have 142 people out on the ground looking for leaks. We need to do as
much as we can and ask customers to do -- to help as much as they can.
How wrong were you extend this to businesses and commercial users?
this stage, it is focused on domestic users and we hope we will
see some benefit from that in a reduced consumption of water. We
will monitor how the water position goes from here onwards and will
take a precautionary approach to any further restrictions. People
have been messaging in to us. How do you know who is using hosepipes?
This isn't about the restrictions the hosepipe ban bring us, we want
people to think about the way they used water in the home. If somebody
is caught, will they be prosecuted? If somebody is using a hosepipe, we
will be advising them of the ban. We will try to work with our
customers to minimise the water they use. Thank you for joining us.
We would like your have you won less. If you are and Anglian Water
customer and will be affected, tell In a moment, the Great Grimsby MP
calls for an increase in parliamentary salaries.
A former soldier who is dying from brain cancer is being forced to
spend part of every week in Sheffield to get the treatment
which could prolong his life. Mark Bannister from Gainsborough has
been refused the drug Avastin by health officials. Almost as soon as
you've registered with a GP in Sheffield, he was given the drug.
He doesn't know whether it will be too little, too late.
It is painfully obvious that the past few months have taken a toll
on Mark Bannister. Last September, despite terminal brain cancer he
was still able to play with his children. In November, he was still
able to work in his garden that his deterioration now is down to the
six-month delay in prescribing the drug, Alvaston. It feels like I
have wasted six months where the trim has been going. I have lost
all feeling in my left arm and left leg knife. I don't think that would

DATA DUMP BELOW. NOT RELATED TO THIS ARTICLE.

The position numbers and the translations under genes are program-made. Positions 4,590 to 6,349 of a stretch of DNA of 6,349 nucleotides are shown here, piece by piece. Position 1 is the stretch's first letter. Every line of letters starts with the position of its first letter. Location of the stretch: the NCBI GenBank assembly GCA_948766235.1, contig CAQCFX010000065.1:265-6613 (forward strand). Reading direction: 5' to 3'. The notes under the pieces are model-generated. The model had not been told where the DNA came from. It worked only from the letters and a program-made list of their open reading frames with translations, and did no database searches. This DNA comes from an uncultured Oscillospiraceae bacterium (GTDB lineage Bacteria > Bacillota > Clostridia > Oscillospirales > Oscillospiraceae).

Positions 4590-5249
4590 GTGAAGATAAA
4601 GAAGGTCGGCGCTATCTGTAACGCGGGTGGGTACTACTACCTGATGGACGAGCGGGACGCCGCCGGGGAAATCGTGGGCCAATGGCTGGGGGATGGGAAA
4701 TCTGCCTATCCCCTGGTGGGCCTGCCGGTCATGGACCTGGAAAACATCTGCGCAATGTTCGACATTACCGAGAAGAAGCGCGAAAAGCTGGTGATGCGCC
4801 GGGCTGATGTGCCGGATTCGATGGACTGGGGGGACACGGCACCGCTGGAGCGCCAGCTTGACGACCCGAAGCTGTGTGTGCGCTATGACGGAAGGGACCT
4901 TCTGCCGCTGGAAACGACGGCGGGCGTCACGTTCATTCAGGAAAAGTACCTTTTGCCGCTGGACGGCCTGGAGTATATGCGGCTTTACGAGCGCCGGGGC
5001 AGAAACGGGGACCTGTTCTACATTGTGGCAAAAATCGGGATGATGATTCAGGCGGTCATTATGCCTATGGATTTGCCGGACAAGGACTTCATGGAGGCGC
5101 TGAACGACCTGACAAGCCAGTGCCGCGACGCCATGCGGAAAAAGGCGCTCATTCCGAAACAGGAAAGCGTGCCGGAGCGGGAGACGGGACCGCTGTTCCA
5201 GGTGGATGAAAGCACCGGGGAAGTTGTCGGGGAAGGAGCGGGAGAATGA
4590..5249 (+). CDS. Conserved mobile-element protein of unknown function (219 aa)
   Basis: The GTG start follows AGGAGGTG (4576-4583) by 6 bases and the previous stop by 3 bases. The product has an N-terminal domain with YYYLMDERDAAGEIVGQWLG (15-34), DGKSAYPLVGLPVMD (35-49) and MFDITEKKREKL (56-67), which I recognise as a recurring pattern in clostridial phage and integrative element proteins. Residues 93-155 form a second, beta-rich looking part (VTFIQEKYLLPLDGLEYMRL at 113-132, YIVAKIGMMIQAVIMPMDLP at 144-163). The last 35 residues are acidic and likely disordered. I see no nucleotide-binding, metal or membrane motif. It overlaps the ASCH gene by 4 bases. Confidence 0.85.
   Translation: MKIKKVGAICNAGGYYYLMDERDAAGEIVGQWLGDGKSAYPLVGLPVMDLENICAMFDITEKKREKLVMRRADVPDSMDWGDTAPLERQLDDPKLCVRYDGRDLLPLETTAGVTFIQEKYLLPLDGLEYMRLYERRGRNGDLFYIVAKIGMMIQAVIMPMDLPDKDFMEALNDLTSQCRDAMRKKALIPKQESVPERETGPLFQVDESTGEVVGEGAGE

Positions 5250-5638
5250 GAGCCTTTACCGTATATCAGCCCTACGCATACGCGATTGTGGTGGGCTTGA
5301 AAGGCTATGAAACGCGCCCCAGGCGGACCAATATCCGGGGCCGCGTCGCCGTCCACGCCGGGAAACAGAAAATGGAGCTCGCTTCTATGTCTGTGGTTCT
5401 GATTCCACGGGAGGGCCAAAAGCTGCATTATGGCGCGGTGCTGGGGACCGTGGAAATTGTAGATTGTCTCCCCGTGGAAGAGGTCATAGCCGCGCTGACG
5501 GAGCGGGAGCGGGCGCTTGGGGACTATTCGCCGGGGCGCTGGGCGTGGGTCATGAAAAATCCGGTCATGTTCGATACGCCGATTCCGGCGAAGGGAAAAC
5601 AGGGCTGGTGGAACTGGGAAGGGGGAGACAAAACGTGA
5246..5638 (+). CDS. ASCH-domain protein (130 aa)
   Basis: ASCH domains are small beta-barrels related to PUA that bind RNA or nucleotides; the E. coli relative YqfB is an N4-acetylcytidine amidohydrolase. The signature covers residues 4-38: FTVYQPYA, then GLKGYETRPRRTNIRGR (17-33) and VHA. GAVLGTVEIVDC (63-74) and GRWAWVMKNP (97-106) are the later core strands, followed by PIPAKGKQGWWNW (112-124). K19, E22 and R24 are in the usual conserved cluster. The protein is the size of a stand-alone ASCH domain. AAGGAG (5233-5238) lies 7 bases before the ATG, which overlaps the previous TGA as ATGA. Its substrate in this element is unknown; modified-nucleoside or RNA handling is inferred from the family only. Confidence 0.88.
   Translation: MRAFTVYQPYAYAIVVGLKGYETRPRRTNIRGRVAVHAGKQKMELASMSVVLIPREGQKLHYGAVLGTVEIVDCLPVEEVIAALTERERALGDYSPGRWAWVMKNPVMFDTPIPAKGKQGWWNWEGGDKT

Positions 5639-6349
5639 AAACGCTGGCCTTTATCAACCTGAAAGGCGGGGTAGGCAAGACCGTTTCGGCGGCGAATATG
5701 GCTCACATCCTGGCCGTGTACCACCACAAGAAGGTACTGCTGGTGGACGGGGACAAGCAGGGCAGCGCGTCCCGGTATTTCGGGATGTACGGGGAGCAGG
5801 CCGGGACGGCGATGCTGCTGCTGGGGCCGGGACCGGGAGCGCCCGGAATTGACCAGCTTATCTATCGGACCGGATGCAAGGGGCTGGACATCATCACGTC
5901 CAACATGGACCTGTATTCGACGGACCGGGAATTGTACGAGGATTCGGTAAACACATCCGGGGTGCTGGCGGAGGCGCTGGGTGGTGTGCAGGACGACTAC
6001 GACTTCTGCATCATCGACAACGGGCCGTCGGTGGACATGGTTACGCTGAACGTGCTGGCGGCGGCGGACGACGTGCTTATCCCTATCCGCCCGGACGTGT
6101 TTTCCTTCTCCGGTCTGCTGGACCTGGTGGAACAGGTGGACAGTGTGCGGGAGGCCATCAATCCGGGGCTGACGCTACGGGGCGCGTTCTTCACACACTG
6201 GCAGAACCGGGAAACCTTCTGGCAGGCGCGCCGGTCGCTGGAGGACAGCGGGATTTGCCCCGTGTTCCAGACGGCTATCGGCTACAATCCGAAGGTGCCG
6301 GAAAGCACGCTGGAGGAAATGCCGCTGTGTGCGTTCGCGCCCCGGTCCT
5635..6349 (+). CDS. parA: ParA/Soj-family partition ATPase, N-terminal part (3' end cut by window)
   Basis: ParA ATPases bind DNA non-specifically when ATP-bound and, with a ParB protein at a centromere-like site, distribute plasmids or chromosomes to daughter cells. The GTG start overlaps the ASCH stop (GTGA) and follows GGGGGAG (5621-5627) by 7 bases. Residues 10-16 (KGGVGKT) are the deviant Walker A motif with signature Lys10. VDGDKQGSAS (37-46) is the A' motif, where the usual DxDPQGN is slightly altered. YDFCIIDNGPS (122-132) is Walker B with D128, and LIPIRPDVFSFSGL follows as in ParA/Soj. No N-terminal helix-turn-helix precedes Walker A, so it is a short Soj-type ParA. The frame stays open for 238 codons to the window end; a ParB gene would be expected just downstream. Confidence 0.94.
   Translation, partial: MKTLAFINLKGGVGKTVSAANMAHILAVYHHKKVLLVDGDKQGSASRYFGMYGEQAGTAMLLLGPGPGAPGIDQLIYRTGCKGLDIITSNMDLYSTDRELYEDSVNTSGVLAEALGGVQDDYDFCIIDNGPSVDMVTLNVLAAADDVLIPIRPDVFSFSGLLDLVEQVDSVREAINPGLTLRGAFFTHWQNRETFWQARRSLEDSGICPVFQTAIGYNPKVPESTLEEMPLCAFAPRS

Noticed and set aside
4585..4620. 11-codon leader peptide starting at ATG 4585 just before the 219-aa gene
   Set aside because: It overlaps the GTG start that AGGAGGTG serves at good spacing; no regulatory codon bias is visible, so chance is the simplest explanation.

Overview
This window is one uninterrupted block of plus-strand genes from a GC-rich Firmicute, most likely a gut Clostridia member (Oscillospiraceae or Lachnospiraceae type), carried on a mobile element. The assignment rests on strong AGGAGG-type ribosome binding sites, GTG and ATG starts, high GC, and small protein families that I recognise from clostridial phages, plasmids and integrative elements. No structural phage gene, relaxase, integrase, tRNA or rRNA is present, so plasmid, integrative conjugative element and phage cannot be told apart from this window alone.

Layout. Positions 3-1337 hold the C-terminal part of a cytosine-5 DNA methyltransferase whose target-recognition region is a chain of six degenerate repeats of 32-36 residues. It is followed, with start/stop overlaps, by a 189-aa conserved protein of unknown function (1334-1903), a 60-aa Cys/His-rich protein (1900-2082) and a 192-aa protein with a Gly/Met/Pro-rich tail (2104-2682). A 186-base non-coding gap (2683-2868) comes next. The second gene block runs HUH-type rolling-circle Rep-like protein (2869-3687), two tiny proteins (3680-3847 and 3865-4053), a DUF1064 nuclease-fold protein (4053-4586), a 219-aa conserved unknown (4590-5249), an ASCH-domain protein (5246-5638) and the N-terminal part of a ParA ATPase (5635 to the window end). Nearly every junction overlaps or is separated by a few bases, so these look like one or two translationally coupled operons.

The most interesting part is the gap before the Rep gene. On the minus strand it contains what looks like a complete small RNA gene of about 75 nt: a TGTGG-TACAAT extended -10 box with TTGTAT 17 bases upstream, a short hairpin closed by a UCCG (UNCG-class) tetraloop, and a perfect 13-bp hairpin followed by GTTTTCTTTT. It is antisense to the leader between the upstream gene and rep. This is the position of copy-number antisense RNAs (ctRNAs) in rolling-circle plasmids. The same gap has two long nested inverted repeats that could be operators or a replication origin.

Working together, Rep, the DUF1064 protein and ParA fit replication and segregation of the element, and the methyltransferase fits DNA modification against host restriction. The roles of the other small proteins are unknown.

have happened personally. -- left leg now. NICE has ruled that
Avastin should be routinely prescribed but a spokesman for the
Mark lives in gains brand the East Midlands Cancer Fund has refused to
fund his treatment but as soon as he started living part-time in
Sheffield and registered with a GP there, he was able to stop the drug.
It is very distressing when Mark has to go. He would be preferred to
be with his family -- he would prefer to be with his family but he
didn't have a choice. The experts that have agreed to fund his
treatment say each decision is based on local factors and the
views of local council experts. He is relieved he has been given a
Avastin bet is angry he has had to leave the family when he needs them
most. They have backed me into a corner so it has been a nightmare.
Mark is not sure how long he has got even with the Avastin that he
is determined to publicise how unfair the postcode lottery of
health care is. Tests are taking place on the body
found in the Humber thought to be that of the missing Holman, Stuart
Gilson. He disappeared after a night out in the city six weeks ago.
The body, which has not yet been formally identified, was recovered
from the hammer between Brough Haven and Gilberdyke.